Pacific Plaza frames the issue in this case as follows:  Does California law impose on lessors of commercial real property “responsibility for daylight assaults by unknown assailants, on leased premises, behind closed doors, and shielded from public view, in the absence of any demonstration of prior violent criminal activity on the premises, or the future likelihood of same[?]”  This statement of the issue reveals a great deal of the problem with Pacific Plaza's contention that it owed no legal “duty” to prevent Miller's injuries.

As we have noted earlier, “ ‘Duty’ analysis can be confusing and confused because courts employing two separate and distinct analytic processes nonetheless label both as involving questions of the defendant's ‘duty.’   One ‘duty’ inquiry used by some courts focuses on the reasonableness of the defendant's conduct.   Where a court determines that the plaintiff was injured in spite of the defendant's reasonable actions, it is sometimes stated that the defendant's duty did not extend to the prevention of the plaintiff's injury.   [Citations.]  [¶] The second ‘duty’ inquiry involves those ‘considerations of policy’ which on occasion lead courts to refuse to impose liability even when the plaintiff's injury was caused by the defendant's failure to act reasonably.”  (Marois v. Royal Investigation & Patrol, Inc. (1984) 162 Cal.App.3d 193, 198, 208 Cal.Rptr. 384.)   We went on to explain that most of the confusion is caused by labeling the first type of analysis a “duty” inquiry because it more accurately involves “whether an admitted duty has been breached or, more simply, whether the defendant was negligent.”  (Id. at p. 198, fn. 2, 208 Cal.Rptr. 384;  see also Duffy v. City of Oceanside (1986) 179 Cal.App.3d 666, 669–670 and fn. 3, 224 Cal.Rptr. 879.)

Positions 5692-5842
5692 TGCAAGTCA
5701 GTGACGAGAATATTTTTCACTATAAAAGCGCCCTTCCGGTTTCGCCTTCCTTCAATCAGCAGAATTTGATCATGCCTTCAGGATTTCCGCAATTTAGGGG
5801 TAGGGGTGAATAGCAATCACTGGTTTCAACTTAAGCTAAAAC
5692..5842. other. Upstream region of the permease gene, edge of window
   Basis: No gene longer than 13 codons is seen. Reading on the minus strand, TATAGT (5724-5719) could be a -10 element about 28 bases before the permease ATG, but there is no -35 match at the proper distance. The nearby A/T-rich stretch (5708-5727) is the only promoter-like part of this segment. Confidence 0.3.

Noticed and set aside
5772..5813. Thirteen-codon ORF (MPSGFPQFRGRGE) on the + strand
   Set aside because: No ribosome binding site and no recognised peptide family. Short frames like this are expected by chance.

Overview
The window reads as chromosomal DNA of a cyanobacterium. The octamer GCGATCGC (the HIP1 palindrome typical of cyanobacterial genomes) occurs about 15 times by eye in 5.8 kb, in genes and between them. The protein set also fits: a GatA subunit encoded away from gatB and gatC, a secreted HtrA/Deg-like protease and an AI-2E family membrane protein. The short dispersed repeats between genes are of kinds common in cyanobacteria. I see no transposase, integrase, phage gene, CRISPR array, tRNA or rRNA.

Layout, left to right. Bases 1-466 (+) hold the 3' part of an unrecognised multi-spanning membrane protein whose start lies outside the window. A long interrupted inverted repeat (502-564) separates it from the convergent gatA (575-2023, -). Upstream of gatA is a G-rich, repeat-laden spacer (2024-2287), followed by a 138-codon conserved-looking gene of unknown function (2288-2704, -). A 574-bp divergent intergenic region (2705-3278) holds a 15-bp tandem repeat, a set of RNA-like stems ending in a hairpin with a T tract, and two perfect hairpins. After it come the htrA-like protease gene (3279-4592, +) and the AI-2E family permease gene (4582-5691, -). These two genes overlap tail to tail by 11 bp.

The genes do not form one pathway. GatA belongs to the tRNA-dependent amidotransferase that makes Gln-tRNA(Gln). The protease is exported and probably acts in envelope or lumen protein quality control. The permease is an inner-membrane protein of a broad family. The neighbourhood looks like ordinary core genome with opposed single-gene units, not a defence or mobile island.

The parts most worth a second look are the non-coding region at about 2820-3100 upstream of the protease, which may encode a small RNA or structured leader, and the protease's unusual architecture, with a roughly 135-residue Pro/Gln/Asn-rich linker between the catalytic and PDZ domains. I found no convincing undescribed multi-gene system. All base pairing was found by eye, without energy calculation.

In a similar vein, the California Supreme Court has reflected its awareness of the confusion created by the concept of “foreseeability” as it relates to issues of duty and negligence.   In Ballard v. Uribe (1986) 41 Cal.3d 564, 224 Cal.Rptr. 664, 715 P.2d 624, the court cautioned:  “[A] court's task—in determining ‘duty’—is not to decide whether a particular plaintiff's injury was reasonably foreseeable in light of a particular defendant's conduct, but rather to evaluate more generally whether the category of negligent conduct at issue is sufficiently likely to result in the kind of harm experienced that liability may appropriately be imposed on the negligent party.”  (Id. at p. 573, fn. 6, 224 Cal.Rptr. 664, 715 P.2d 624, emphasis in original.)